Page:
Having just missed one hundred books in the first year of The Book Challenge, in 2010, I made the full tonne. Still reading, but without the challenge, take a look at the reviews for the books that I have read this year.

Thursday, 10 June 2010

Book 38 - The Great Gatsby

Book - The Great Gatsby
Author - F. Scott Fitzgerald
Year - 1925
Genre - Classic

I often feel that I haven't read enough of 'the classics'.  And there is good reason for this.  The thought of reading Austen or Dickens or the like leaves me cold.  As undoubtably great as they may be, I think they seem boring and can't get past that concept.  Probably a bad admission from someone who preaches to everyone he knows about the joys of reading, but nevertheless true.  However, I am using this challenge to persue more of the said classics - ably helped by Penguin's £2 range of books - and where better to go than to the epitome of an American classic, The Great Gatsby.

It is tough going at first, and for the first fifty or so pages I felt that I had picked up another boring one.  Plodding along with no semblance of connection between events, it was getting a tad dull, no matter how beautiful some fo the writing was.  Then the title character turned up and it all improved drastically.  Gatsby is a brilliant character, and with the American early twentieth century setting I was reminded of the other great character book I have read this year, Breakfast at Tiffany's.  As soon as he enters the scene things start to make sense, and despite him being complex and not necessarily a one hundred percent likable character, Fitzgerald's writing about him is wonderful, with whole paragraphs dedicated to the meaning behind each smile.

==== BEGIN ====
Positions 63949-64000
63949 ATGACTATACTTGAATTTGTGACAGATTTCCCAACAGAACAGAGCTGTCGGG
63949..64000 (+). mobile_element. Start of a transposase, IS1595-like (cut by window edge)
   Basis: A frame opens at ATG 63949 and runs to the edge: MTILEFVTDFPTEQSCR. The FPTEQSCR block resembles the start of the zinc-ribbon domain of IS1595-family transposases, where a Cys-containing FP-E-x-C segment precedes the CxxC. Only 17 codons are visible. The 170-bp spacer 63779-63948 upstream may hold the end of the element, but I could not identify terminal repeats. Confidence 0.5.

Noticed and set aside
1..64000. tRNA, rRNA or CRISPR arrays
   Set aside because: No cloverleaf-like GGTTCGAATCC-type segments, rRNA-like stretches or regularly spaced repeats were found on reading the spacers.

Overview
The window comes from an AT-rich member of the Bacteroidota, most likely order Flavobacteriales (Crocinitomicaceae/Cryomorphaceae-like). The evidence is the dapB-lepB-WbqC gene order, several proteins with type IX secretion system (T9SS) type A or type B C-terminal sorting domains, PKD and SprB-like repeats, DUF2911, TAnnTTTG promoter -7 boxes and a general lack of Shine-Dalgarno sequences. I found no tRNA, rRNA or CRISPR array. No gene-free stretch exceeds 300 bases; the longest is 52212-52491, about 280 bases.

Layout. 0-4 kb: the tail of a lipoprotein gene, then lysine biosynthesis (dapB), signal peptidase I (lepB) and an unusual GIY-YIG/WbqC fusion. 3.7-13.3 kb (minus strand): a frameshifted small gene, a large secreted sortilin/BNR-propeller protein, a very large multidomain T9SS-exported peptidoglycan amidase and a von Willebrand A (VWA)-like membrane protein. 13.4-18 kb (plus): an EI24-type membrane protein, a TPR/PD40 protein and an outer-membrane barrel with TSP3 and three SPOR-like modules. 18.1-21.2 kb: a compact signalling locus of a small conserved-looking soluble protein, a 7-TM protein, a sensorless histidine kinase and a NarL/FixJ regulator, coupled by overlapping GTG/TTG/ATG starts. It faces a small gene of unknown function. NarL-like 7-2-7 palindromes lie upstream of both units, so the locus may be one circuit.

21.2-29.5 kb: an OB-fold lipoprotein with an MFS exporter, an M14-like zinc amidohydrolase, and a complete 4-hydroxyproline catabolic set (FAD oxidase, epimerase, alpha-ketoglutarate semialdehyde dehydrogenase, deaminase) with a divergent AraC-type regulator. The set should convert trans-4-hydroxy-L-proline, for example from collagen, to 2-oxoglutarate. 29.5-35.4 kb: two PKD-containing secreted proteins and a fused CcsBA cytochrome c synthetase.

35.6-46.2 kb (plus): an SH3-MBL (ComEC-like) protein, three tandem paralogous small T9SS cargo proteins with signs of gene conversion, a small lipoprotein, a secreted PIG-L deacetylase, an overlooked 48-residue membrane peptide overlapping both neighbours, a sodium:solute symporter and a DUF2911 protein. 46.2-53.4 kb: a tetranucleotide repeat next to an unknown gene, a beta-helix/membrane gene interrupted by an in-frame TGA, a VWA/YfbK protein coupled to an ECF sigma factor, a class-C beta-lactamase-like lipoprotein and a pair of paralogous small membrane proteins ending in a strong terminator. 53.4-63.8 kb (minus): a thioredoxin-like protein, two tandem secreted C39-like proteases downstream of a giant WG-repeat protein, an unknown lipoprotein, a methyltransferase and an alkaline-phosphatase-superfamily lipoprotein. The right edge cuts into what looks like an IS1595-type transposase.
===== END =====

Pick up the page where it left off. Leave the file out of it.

Fitzgerald's writing style is easily one of the biggest highlights of the book.  His turn of phrase is beautiful.  As well as the aforementioned descriptions of Gatsby's smile - truly inspired writing, look it up - I have a vivid recollection of him describing the music at a party as 'very yellow'.  However I have just scanned the book to try and find it and can't so if it turns out to not be there then expect it in my debut novel.

All of this writing leads to a quite wonderful story.  As it was written as a book for the time, I don't understand all of the setting - just as a book written now needs not explain how life is at the moment, so a book written in the 1920's needs not explain life in the 1920's, no matter how little I know of it - but aside from that the romance of the novel remains massively poignant even today.

In summary, this isn't my favourite book that I have ever read, but it is a bonafide classic, and very accessible once you get beyond the first couple of chapters.  If you want to read a book that makes you feel cultured but isn't dull as dishwater, then you could do much worse than this.


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